Chelsea Streifeneder (Aired on September 16, 2017 and September 17, 2017)

Pink Ribbon Pilates for Cancer Victims (Aired on September 16 and 17, 2017)

RadioRotary interviews Body be Well Pilates founder Chelsea Streifeneder about the Pink Ribbon Program that uses Pilates exercises to help cancer victims prepare for or recover from the treatment of their disease.  Pilates is a system of exercise developed by Joseph Pilates that uses springs and special equipment to promote overall health (although you can also do much of the program at home without the equipment). Ms. Streifeneder came to Pilates from a career as a dancer, and now runs Pilates studios in Kingston and Catskill, NY. The Pink Ribbon Program is primarily for coping with the ravages of breast cancer and its treatment, but because it enhances energy levels and decreases pain and stress, it is useful for all cancer patients. At Body be Well Pilates, each person has a program that is designed for the individual, based on health history, goals, and past exercise experience.

Learn more:
Body be Well Pilates
Pink Ribbon Program
Pilates:

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September 21, 2017 · Posted in Health, Hudson Valley, Quality of Life  

Anne Brueckner & Nina Lynch on Rhinebeck At Home (Aired on July 8 and July 9 2017)

Aging in Place with “Rhinebeck at Home” (Aired on July 8 and 9, 2017)

Although Rhinebeck at Home is one more of than over 200 “aging in place” organizations, it has no age limit—current members range from 58 to 97 years young—and its roster of group activities include events for people of all ages. In
this RadioRotary program Rhinebeck at Home President
Nina Lynch and Vice-President Anne Brueckner tell about how the group was formed and how they work to achieve their goals. An all-volunteer membership organization that relies
on helping each other, the members provide transportation, referrals to community-service organizations, social activities, and help with household tasks. Various events are organized to encourage the members to network with each other, ranging from picnics to attending shows or museums together. Home for Rhinebeck at Home is wherever you choose and the only requirements for membership are residence in Rhinebeck, payment of nominal dues, and the ability to make your own decisions.
Learn more:
Rhinebeck at Home
Aging in Place:
Dutchess Country Office for the Aging
Rhinebeck Rotary Club

Show in photo: L to R:  Nina Lynch and Anne Brueckner

Photo by Jonah Triebwasser

 

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John Roger and Pain Management (Aired on July 1 and July 2 2017)

Pain Management with Physical Therapy (Aired on July 1 and 2, 2017)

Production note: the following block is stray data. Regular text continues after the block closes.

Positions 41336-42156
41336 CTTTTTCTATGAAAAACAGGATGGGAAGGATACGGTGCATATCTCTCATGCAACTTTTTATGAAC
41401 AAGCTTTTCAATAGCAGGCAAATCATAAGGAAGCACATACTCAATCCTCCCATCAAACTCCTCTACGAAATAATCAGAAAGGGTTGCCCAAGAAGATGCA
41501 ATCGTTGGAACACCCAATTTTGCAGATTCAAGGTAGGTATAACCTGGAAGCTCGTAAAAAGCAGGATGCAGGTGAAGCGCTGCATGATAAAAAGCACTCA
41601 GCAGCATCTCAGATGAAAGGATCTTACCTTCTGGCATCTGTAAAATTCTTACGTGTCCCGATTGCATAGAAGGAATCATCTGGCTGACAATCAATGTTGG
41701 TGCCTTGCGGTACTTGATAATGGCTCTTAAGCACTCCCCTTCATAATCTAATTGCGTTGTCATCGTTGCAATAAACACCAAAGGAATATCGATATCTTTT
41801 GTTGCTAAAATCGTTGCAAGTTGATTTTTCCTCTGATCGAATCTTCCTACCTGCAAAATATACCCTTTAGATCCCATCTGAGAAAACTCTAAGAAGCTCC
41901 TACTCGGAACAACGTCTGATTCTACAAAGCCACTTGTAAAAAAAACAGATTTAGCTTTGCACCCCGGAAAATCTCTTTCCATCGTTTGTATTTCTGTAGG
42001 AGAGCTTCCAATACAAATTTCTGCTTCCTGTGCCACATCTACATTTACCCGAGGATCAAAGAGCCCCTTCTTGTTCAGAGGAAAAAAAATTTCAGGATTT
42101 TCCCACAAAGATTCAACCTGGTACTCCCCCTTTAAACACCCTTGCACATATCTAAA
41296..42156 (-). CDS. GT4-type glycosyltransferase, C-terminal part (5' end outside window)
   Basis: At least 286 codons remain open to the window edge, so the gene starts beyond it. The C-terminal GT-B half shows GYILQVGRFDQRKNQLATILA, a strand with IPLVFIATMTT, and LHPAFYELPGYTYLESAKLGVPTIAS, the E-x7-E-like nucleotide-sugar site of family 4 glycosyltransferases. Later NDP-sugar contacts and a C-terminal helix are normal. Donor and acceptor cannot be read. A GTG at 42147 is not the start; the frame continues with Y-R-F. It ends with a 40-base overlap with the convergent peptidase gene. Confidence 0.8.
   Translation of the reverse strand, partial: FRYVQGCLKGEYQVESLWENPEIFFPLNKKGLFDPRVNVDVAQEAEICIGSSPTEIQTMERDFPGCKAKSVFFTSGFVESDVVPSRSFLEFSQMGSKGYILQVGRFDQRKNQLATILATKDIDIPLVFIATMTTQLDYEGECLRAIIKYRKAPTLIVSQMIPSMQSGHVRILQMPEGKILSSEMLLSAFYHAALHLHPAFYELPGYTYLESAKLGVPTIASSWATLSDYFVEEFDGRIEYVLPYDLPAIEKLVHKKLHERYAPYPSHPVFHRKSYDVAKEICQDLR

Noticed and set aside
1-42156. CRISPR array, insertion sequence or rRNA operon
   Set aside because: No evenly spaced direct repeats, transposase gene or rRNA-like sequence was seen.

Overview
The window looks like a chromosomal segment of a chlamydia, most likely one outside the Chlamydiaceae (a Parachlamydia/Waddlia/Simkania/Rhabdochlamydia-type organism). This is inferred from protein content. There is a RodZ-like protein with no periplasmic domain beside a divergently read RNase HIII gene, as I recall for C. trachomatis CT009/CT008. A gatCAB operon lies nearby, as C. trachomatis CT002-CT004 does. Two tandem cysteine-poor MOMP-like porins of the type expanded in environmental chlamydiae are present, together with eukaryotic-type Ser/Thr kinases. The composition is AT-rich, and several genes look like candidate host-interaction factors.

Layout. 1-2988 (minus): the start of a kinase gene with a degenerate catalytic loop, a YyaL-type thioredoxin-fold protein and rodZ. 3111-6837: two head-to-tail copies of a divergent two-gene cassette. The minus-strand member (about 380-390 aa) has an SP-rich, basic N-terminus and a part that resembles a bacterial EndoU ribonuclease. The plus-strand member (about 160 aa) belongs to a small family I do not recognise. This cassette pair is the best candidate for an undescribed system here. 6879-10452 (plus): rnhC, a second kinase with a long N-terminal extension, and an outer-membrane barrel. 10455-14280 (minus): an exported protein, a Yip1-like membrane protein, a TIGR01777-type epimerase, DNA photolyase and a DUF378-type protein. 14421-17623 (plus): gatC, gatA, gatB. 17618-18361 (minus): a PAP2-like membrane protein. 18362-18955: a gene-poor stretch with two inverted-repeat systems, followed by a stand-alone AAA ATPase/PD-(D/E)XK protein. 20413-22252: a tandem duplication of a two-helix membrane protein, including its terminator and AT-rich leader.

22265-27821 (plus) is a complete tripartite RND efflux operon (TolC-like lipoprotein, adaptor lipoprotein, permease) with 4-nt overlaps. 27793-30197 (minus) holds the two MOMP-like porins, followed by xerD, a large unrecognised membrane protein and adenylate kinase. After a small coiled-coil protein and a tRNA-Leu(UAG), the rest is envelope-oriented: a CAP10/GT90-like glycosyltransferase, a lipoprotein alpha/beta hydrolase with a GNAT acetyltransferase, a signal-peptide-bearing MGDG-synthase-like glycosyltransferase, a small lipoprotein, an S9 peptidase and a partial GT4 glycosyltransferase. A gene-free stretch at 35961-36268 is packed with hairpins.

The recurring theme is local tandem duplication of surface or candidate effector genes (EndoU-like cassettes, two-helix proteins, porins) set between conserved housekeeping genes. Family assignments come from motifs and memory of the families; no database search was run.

John Roger, who has a doctorate in physical therapy, visits RadioRotary with the message that physical therapy is often the right way to treat chronic or acute pain
iead of or in addition to potentially addictive opioid medication. Beyond to the
joint pains that we commonly think of when seeking physical therapy, the
techniques are also useful for treating severe headaches, the chronic pain of
fibromyalgia, and the pain from tendon, ligament, or muscle damage, which is
often caused by sports injury. In many cases, the key to pain relief comes from
posture improvement, stress relief, and lifestyle changes that are addressed by a
doctor trained in physical therapy. A medical doctor may prescribe physical
therapy, but a prescription is not necessary to obtain treatment.

Learn more:
Physical Therapy
American Physical Therapy Association
Pain Information
Pain Topics

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July 3, 2017 · Posted in Health, Hudson Valley, Quality of Life  

Vanderbilt Gardens (Aired on April 1st and April 2nd 2017)

Vanderbilt Gardens volunteers Susanne Gillespie and Anita Whelan
come to the RadioRotary studio to discuss the beautiful gardens they
help tend at the Vanderbilt Mansion National Historic Site in Hyde Park,
NY.

The Vanderbilt Mansion was the impressive summer “cottage” of  Frederick and Louise Vanderbilt. Frederick maintained and improved the formal gardens on the site in the early 20th century, but after Frederick died in 1938 there were no buyers for the property. President Franklin Roosevelt, a neighbor, arranged to have the estate made into a national historic site, but during World War II the site languished Although there was money to restore the brickwork for the formal gardens, the gardens themselves were not replanted until 1984, when
three volunteers approached the Park Service about taking it over.
Today volunteers plant about 6,000 annual flowers each year and maintain the cherry trees (nearly the only plants from Vanderbilt’s time), the perennial garden, and the rose garden. Admission to the gardens is free. The operation is funded by a giant plant sale each
Memorial Day weekend and a formal tea party in September. Planting and maintenance is entirely the work of volunteers.
Learn more:
F.W. Vanderbilt Garden Association
Vanderbilt Mansion National Historic Site
Hyde Park Tourist Sites

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April 3, 2017 · Posted in Dutchess County, Hudson Valley, Quality of Life  

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